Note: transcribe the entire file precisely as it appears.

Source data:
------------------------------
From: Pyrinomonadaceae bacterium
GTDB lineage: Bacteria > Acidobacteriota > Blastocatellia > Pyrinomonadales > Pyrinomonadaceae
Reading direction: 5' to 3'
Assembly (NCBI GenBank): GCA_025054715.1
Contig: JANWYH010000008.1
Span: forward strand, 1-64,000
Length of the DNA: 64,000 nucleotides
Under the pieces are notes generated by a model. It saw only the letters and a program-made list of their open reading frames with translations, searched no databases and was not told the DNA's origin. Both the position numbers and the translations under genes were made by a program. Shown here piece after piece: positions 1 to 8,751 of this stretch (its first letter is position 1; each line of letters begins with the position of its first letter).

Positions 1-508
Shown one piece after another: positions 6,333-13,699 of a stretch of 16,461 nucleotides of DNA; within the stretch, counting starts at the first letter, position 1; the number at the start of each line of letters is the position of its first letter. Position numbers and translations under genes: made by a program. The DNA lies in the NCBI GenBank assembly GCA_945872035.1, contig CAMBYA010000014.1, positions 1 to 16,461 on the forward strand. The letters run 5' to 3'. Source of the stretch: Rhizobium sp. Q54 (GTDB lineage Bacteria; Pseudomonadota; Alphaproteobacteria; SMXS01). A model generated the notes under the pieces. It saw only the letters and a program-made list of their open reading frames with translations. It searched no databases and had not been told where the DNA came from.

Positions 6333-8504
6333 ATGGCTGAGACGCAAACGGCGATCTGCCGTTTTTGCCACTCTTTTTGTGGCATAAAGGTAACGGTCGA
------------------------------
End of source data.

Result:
From: Pyrinomonadaceae bacterium
GTDB lineage: Bacteria > Acidobacteriota > Blastocatellia > Pyrinomonadales > Pyrinomonadaceae
Reading direction: 5' to 3'
Assembly (NCBI GenBank): GCA_025054715.1
Contig: JANWYH010000008.1
Span: forward strand, 1-64,000
Length of the DNA: 64,000 nucleotides
Under the pieces are notes generated by a model. It saw only the letters and a program-made list of their open reading frames with translations, searched no databases and was not told the DNA's origin. Both the position numbers and the translations under genes were made by a program. Shown here piece after piece: positions 1 to 8,751 of this stretch (its first letter is position 1; each line of letters begins with the position of its first letter).

Positions 1-508
Shown one piece after another: positions 6,333-13,699 of a stretch of 16,461 nucleotides of DNA; within the stretch, counting starts at the first letter, position 1; the number at the start of each line of letters is the position of its first letter. Position numbers and translations under genes: made by a program. The DNA lies in the NCBI GenBank assembly GCA_945872035.1, contig CAMBYA010000014.1, positions 1 to 16,461 on the forward strand. The letters run 5' to 3'. Source of the stretch: Rhizobium sp. Q54 (GTDB lineage Bacteria; Pseudomonadota; Alphaproteobacteria; SMXS01). A model generated the notes under the pieces. It saw only the letters and a program-made list of their open reading frames with translations. It searched no databases and had not been told where the DNA came from.

Positions 6333-8504
6333 ATGGCTGAGACGCAAACGGCGATCTGCCGTTTTTGCCACTCTTTTTGTGGCATAAAGGTAACGGTCGA